00:13:06 Quite a bit of the genome editing and genome engineering we do in our lab does not involve CRISPR.
00:13:11 And that's a perfect example of one where we've done probably the most radical
00:13:15 and extensive engineering of 4 million base pairs without CRISPR. Yeah.
00:13:22 Speaker 1: Where comes this energy that you have in your work? Where is it coming from? What's your source?
00:13:31 Speaker 2: The source of our industry
00:13:36 and enthusiasm is just knowing that you can answer very basic scientific questions at the same time you push,
00:13:46 you drive down the price of technology, democratizing it, making it available to many people.
00:13:51 And then the product, the applications of the technology,
00:13:56 can be even more societally impactful than the technology itself, such as transplantation,
00:14:04 solving the transplantation crisis, the malaria crisis, and aging crisis.
00:14:10 These are all things that are highly motivational, where millions of people are dying every year.
00:14:14 Speaker 1: Your personal source, your personal energy, where does it come from? [CROSSTALK]
00:14:17 Speaker 2: My personal energy comes from the threat, that all these people are going to die every year
00:14:26 and the curiosity, playfulness of the science that, so you could simultaneously play
00:14:32 and do something were serious which is saving millions of people.
00:14:35 Speaker 1: Yeah. And when did this start? When you were young? Do you still remember when you're-
00:14:39 Speaker 2: Yeah. I remember when I was a boy in Florida living on the water, in the mud.
00:14:50 I would play in the mud and I would pull the creatures out of the mud and wonder how they worked.
00:14:57 And I would look at my father's medical bag. It was full of drugs and instruments. And I said.
00:15:05 That was an inch, so one was very natural and was very artificial and I was in awe in both of them and then,
00:15:12 and then I went to a World's Fair in New York cCity.
00:15:15 From, all the way from Florida to New York city when I was ten years old and and they have created a simulated future.
00:15:23 They had gone really,
00:15:25 really far out on making a pretend world where they had robots that looked just like a human being.
00:15:34 And then, from that day, I could never go back to the past.
00:15:40 Even though they didn't have a real future, it was a fake future, I could not adjust any more.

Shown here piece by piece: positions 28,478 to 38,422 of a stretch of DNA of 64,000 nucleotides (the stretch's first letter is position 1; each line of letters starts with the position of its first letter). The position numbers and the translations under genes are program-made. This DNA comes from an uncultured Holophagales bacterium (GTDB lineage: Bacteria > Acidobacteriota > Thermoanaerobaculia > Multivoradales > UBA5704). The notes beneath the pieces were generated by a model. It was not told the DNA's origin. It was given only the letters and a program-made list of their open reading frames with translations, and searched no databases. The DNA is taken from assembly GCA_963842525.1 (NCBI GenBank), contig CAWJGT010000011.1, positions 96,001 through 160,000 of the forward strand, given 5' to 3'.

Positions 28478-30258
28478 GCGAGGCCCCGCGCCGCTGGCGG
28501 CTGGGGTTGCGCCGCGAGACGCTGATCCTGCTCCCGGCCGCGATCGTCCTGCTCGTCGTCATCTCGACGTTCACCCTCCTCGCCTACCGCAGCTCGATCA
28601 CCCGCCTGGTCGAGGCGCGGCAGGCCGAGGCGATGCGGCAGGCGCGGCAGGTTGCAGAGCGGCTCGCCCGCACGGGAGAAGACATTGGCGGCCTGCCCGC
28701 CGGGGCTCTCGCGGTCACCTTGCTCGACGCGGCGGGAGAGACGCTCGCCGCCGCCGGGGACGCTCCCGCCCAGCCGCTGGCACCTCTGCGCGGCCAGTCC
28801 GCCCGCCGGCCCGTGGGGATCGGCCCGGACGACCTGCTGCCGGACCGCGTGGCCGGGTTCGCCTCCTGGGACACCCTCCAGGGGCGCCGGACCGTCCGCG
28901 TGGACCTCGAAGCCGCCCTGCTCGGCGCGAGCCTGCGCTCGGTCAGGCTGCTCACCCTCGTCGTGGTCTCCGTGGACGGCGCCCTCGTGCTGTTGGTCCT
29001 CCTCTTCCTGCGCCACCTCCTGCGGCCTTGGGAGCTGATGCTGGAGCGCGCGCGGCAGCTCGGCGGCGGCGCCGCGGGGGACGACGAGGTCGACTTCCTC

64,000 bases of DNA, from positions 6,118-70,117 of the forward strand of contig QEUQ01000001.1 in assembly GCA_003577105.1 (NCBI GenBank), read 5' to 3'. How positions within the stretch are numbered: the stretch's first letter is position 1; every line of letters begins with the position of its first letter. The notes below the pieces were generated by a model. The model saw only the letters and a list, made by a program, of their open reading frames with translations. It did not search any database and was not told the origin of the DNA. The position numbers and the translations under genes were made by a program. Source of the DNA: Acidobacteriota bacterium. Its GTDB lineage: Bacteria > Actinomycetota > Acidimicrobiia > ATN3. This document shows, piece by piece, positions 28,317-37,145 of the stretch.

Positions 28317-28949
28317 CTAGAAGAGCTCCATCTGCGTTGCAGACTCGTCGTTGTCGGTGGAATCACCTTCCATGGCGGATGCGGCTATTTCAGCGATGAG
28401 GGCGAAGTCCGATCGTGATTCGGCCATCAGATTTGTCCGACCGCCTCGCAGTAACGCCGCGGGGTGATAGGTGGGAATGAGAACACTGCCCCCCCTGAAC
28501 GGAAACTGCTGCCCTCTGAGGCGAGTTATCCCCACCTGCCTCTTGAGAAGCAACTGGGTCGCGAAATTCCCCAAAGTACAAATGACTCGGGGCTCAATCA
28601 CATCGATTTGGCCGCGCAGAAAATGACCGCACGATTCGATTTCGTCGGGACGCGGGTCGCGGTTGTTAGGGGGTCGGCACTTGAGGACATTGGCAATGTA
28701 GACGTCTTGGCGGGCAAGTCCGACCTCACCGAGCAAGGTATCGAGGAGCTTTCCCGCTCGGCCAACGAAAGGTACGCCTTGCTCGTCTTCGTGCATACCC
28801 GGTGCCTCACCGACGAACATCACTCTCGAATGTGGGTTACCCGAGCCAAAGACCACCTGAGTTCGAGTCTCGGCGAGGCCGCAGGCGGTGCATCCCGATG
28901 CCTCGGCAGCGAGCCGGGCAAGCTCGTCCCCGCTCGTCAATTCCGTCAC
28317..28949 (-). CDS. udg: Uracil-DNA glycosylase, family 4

00:15:45 Once I had seen the future, I had to work on it to make it happen because it seemed very attractive.
00:15:52 Speaker 1: It's exactly what my daughter also said.
00:15:54 Speaker 2: Yeah.
00:15:55 Speaker 1: Last week, when it was in the Scientific Museum in Amsterdam.
00:15:58 Speaker 2: Yeah.
00:15:59 Speaker 1: She saw-
00:15:59 Speaker 2: It's dangerous and very hopeful to create a fictitious future in such graphic terms,
00:16:11 where you can walk around, that you can taste it, you can feel it, you can see it.
00:16:15 They had touch pads in 1965 where you could draw something and then, it would print out the whatever you drew.
00:16:24 Not on paper, but in fabric you could actually make a scarf of a butterfly you would draw with a pen.
00:16:32 That took like forty years before there was anything even similar to that, that the average person could use.
00:16:39 Speaker 1: Where you would organize a museum or a fair where you would show the future of us in 40 years,
00:16:55 what would I see?
00:16:58 Speaker 2: Well, to some extent it doesn't have to be entirely accurate,
00:17:04 obviously it can't be because you can't see the future, but it just needs to be inspiring.
00:17:07 And to a 10 year old, is particularly easy to inspire.
00:17:12 So, you might see space colonies, I think, with humans that are adapted to space.
00:17:19 Right now, our biology is particularly, I mean,
00:17:22 it was not designed for space travel in terms of radiation resistance and the bone loss that happens at low gravity.
00:17:29 So, there might be some of that, there might be either conquering our microbiome, or completely eliminating it,
00:17:39 or getting to the point where we are resistant to everything, so we didn't eliminate it,
00:17:45 we just got better at vaccination, or something like that.
00:17:50 I mean, so, that you can, you can now go back to doing surgery without hygiene, you just doesn't even clean your hands.
00:17:56 Speaker 2: I think there are many things like this that would seem like science fiction,
00:18:06 but if you created it in a realistic enough-
00:18:08 Speaker 2: Fictional universe, kids especially will dream about it and make it happen.